Briefly, then, the poems I have chosen express the journey of Bronte from her deep love of the land she knew and cared about at Haworth, which was her familiar and family, through her struggle to explore her inscape, her inner landscape that was being shaped by her mature, more complex emotions. It seems to me that she used the land to act as a vehicle for her explorations, not only physically and emotionally, but also spiritually and mentally. The Belgian schoolmaster, M. Heger, commented that Emily Bronte “should have been a man, a great navigator.”10 I agree with him, not that she should have been a man, but in the sense that she was prepared and indeed seemed compelled, to explore the dark, psychological landscape of herself, her inner nature, using nature, that is the land, to do so.
Even the titles of the poems seem to suggest a journey, a quest, an exploration of the mysteries of life and death, using the land as an anchor when Bronte did venture into these dark realms. The poem entitled “The Linnet in the rocky dells” explores the death of a “lady fair” and how the wild animals and birds live and feed on her breast. The next two poems, “Loud without the wind was roaring” and “The Night-Wind” use the wind to symbolise both a messenger and also a gentle, seductive voice. In the poem “Stars”, Bronte uses stars as a metaphor for her thoughts, exploring the boundless, inner imagination, synonymous with the outer, spaceless, timeless universe. The poem called “The Prisoner – a fragment”, explores the idea that the body is made of clay and that the spirit is chained inside until death releases it. The last poem I have chosen to examine, “No coward soul is mine” was written in the most defiant tone of all the poems I will examine. The image of the holy spirit in this poem as a dove is very powerful and the stanza,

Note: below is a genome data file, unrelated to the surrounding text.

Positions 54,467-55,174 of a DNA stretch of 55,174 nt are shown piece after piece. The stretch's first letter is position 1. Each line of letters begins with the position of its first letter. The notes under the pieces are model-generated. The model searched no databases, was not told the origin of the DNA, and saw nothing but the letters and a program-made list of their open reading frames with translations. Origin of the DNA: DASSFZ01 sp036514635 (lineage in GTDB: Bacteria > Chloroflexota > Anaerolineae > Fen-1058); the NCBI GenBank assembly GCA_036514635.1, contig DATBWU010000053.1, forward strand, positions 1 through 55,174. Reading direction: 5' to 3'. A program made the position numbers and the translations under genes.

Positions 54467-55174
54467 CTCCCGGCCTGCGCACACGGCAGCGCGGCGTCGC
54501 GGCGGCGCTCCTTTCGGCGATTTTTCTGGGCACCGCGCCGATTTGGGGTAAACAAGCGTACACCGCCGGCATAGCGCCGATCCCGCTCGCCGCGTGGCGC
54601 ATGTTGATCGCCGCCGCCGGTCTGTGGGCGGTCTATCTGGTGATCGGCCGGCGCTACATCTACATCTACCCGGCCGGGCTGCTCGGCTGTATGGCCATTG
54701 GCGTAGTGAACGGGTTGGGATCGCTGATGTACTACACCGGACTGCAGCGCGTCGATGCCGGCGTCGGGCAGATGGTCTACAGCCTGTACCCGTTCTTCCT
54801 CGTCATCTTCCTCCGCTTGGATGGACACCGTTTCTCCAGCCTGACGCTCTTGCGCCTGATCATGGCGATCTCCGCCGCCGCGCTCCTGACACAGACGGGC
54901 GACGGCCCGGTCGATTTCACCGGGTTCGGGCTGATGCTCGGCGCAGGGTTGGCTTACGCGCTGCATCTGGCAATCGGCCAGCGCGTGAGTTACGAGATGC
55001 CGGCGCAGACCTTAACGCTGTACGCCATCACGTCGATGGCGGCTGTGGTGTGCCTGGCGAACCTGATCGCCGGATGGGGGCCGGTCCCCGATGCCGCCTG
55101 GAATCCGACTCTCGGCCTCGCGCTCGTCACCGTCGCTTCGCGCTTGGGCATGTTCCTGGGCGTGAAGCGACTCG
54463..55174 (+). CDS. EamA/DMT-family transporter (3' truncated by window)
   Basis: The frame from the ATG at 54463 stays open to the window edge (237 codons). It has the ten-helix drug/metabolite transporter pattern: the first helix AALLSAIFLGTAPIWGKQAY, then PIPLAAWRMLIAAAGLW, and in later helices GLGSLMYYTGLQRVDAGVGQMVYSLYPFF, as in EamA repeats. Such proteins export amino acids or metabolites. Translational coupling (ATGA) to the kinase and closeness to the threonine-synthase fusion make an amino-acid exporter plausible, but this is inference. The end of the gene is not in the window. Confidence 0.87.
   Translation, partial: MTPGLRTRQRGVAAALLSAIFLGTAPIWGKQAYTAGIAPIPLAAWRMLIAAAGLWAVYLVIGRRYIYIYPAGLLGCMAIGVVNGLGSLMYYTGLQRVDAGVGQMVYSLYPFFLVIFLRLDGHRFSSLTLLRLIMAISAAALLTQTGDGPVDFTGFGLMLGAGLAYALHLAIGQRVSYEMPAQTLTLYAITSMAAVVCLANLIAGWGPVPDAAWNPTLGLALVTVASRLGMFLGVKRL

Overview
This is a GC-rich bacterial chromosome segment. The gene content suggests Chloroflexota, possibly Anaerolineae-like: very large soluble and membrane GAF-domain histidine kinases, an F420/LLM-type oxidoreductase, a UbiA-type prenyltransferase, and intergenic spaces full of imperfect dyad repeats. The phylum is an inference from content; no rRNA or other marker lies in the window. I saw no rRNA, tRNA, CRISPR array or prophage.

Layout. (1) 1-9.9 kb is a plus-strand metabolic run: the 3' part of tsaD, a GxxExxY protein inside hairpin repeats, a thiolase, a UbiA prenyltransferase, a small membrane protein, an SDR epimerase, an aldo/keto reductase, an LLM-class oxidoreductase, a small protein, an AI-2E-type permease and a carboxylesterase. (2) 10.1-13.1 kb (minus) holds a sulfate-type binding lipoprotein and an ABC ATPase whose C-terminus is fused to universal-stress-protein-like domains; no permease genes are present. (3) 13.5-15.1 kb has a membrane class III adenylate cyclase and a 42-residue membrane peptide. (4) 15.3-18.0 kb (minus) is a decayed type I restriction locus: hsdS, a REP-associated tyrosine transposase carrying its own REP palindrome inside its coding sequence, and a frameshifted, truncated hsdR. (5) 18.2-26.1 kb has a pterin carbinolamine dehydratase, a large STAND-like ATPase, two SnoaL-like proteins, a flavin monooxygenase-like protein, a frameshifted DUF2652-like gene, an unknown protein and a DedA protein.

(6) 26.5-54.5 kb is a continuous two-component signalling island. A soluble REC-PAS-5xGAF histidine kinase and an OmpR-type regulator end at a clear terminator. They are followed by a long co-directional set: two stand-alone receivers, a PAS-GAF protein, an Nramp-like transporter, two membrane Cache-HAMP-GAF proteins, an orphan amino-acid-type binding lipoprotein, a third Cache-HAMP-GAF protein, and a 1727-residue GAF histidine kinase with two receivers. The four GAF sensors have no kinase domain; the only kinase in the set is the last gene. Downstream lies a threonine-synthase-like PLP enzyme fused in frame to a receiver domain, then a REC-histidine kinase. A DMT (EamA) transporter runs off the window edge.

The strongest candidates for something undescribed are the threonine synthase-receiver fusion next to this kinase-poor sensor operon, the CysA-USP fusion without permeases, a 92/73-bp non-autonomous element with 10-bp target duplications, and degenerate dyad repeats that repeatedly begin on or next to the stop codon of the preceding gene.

“With wide-embracing love
Thy spirit animates eternal years
Pervades and broods above,
Changes, sustains, dissolves, creates and rears”
is possibly one of the strongest she has written, apart from one in “The Prisoner – a fragment”, beginning, “Then dawns the Invisible, the Unseen its truths reveals.”
What I found interesting when I began this journey of exploration, was the apparent reluctance on the part of some recent critics to explore the idea of mystical experience, a tone of embarrassment or cynicism crept in at any mention of the words soul, spirit, mystical or visionary and I think this was perhaps one of the most fascinating aspects of this research.